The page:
Child demonstrating backwards fall motion

Soft landings: Helping keep children safe when falling

Falls are the leading cause of hospitalizations from unintentional injury (33 percent) among BC children and youth, 0-24 years.(1)  And at least 29,000 children younger than 15 years of age receive treatment for playground injuries in hospital emergency departments each year in Canada with children five to nine years of age having the highest risk of injury. (2)

Many of these falls happen while children are PLAYing, whether at home, school or the PLAYground.

So should we stop children from PLAYing or be there 24/7 to catch them if they fall?

No! We should teach them HOW to land safely. Because they will stumble and they will fall, but they can do it safely.

In gymnastics there is a saying that “we have no right to put a child up onto any height until we have taught them how to come down and land safely”. This is the first step in creating indestructible children.

PLAY Gymnastics BC clubs throughout the province are safely teaching children this most used fundamental movement pattern.

Landing on your feet
Children are taught the proper way to land on their feet forwards, backwards and sideways. They use their toes, balls of their feet and finally their heels to dissipate the force of the landing over time. As they progress, they practice jumping from higher apparatus to increase their confidence.

A common term during landings is “motorcycle landing” – children land with their ankles, knees and hips bent to absorb the landing with their arms in front at chest height. When done properly, they look like they are riding a motorcycle. This type of landing helps to prevent hyperextension of the knee, improves balance and reduces ankle rolling – all common causes of injury.

Landing forward on your hands
Often when children are learning to walk and run and when they are PLAYing, stumbles occur that cause them to fall forward. By teaching them the proper way to fall, we can limit the injury to just a small scrape or even no injury at all.

In gymnastics classes, children are taught to bend their arms to absorb the fall, fingers facing forward. The force of the landing is absorbed through the fingers, palms, wrists and finally, the elbows.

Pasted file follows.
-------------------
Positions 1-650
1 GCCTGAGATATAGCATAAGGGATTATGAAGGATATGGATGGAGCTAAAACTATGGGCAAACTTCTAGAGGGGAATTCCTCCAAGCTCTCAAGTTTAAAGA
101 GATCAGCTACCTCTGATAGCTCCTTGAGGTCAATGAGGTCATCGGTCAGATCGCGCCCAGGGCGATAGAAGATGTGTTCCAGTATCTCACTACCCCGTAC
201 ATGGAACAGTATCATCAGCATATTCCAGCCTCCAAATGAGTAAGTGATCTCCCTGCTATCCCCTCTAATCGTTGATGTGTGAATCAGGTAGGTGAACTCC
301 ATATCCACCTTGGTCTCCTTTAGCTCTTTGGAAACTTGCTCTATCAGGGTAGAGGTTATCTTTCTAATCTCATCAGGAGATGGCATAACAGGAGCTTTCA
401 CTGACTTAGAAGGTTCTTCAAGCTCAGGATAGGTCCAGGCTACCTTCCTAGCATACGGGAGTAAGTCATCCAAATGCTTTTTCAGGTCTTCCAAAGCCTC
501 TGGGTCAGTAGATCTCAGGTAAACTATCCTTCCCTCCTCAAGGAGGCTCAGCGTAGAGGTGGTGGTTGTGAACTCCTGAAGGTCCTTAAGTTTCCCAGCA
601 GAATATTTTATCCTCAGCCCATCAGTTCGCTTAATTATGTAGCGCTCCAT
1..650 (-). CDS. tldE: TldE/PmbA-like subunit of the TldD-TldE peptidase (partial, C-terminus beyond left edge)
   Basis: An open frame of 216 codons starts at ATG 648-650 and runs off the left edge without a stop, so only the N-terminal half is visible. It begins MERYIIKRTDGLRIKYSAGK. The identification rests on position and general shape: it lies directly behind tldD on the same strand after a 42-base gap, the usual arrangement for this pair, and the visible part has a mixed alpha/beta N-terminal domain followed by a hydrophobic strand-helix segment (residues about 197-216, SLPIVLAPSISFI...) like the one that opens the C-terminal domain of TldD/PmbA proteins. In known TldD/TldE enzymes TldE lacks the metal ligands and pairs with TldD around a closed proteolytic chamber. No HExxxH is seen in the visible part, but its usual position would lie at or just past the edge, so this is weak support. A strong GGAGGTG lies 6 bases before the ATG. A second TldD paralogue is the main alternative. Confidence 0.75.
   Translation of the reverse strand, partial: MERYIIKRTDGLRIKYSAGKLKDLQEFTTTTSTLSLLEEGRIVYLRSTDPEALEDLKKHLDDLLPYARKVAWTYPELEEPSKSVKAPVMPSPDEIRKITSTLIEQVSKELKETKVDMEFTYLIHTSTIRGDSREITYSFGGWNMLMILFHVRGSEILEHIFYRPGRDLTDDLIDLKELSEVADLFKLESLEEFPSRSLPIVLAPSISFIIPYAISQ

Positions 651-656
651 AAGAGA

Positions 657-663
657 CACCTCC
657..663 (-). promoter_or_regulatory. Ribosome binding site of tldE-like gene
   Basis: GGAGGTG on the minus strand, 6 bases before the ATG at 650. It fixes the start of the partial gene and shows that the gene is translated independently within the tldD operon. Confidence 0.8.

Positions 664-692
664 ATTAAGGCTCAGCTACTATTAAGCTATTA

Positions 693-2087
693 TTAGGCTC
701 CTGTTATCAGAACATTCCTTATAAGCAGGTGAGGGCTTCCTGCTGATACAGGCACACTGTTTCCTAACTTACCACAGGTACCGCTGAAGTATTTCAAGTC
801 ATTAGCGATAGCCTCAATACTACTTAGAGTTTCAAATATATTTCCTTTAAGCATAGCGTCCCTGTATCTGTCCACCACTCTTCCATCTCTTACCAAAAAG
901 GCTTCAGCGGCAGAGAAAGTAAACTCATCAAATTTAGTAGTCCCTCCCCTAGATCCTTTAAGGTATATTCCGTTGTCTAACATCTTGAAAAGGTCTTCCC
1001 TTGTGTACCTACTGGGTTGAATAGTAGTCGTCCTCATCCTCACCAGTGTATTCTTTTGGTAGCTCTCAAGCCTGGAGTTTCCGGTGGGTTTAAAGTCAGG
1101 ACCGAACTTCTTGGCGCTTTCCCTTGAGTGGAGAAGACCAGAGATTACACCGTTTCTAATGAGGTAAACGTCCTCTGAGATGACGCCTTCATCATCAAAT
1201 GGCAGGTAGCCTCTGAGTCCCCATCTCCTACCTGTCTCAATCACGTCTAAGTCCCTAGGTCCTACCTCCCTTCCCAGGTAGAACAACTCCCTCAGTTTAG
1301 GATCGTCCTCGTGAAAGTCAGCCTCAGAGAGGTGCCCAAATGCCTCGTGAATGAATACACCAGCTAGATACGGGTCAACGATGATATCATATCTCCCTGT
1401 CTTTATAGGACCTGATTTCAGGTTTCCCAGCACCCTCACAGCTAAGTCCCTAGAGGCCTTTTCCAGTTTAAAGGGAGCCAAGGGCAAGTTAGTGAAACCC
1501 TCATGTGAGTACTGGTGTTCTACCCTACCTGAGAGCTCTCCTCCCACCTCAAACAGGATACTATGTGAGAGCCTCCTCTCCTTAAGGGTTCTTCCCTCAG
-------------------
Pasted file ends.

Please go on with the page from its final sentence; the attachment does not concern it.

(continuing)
Often this is first practiced while standing along a wall to get the feel for the position. The next progression is from a tall kneeling position where the stomach is the LAST part of the body to reach the floor. These progressions continue until the child is comfortable falling from a standing position.

Landing backwards on your hands
This may be one of the most important skills to ensure that your child is PLAYing safely. Games of Tag or during horseplay can result in children falling backwards. Many children (and adults) place their hands in a position that significantly increases the risk of wrist and elbow injury.

Fingers must always be pointing towards the toes. Another way to remember this is that the “thumbs are next to the bum”. This position allows the elbow to bend and the force to be absorbed through the fingers to the elbow.

Landings while twisting
Children on skateboards and while playing games, have a greater chance of falling while in a twisting position. These types of landings are easily and safely learned in gymnastics classes.

When landing in a back shoulder roll position, children are taught to turn their head to look at their knees and keep their head away from contact with the ground. For those falling forward, the contact follows the arm, shoulder(s) and hips they roll to a safe landing.

And this all happens under the guidance and care of certified gymnastics coaches. PLAY Gymnastics coaches are trained to safely teach landings along with the other six fundamental movement skills in an environment that has many mats and squishy surfaces.

Safe landings for life
If you think gymnastics is just for children, consider this:

  • One in three older British Columbians experiences a fall each year.
  • Falls account for the largest proportion of all injury related deaths and hospitalizations among older persons in BC.
  • Injuries from falls account for 85% of all injuries to older persons.
  • And (as of 2005) cost the province $151 million annually in health costs with falls among older women accounting for 73%of the costs, or $131 million. (3)

By teaching your children how to fall properly now, not only can they PLAY safer this summer, but this lifelong skill may save them from hospital visits later.

Possibility Plays Here

Find a PLAY Gymnastics BC club

References

Ministry of Health, Government of BC: Falls
Canadian Paediatric Society, Preventing playground injuries, P Fuselli; NL Yanchar
Gymnastics BC, The goal is to create “indestructible’ children, Keith Russell

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